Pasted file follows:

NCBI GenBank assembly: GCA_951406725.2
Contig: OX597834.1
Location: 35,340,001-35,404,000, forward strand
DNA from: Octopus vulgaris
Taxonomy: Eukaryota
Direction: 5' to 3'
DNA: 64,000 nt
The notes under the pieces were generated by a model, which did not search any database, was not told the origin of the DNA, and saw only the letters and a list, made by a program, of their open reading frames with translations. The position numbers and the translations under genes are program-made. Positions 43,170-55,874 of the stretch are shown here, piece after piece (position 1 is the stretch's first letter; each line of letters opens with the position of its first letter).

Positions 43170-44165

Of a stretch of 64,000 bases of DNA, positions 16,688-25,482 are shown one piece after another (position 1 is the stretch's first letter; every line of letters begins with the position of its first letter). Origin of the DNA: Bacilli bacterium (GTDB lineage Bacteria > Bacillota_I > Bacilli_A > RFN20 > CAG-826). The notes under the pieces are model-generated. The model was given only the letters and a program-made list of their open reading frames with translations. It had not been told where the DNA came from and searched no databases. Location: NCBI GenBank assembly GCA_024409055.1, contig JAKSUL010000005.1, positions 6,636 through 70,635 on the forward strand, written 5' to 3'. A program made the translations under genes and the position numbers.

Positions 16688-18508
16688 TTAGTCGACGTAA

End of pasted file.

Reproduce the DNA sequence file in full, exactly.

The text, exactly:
NCBI GenBank assembly: GCA_951406725.2
Contig: OX597834.1
Location: 35,340,001-35,404,000, forward strand
DNA from: Octopus vulgaris
Taxonomy: Eukaryota
Direction: 5' to 3'
DNA: 64,000 nt
The notes under the pieces were generated by a model, which did not search any database, was not told the origin of the DNA, and saw only the letters and a list, made by a program, of their open reading frames with translations. The position numbers and the translations under genes are program-made. Positions 43,170-55,874 of the stretch are shown here, piece after piece (position 1 is the stretch's first letter; each line of letters opens with the position of its first letter).

Positions 43170-44165

Of a stretch of 64,000 bases of DNA, positions 16,688-25,482 are shown one piece after another (position 1 is the stretch's first letter; every line of letters begins with the position of its first letter). Origin of the DNA: Bacilli bacterium (GTDB lineage Bacteria > Bacillota_I > Bacilli_A > RFN20 > CAG-826). The notes under the pieces are model-generated. The model was given only the letters and a program-made list of their open reading frames with translations. It had not been told where the DNA came from and searched no databases. Location: NCBI GenBank assembly GCA_024409055.1, contig JAKSUL010000005.1, positions 6,636 through 70,635 on the forward strand, written 5' to 3'. A program made the translations under genes and the position numbers.

Positions 16688-18508
16688 TTAGTCGACGTAA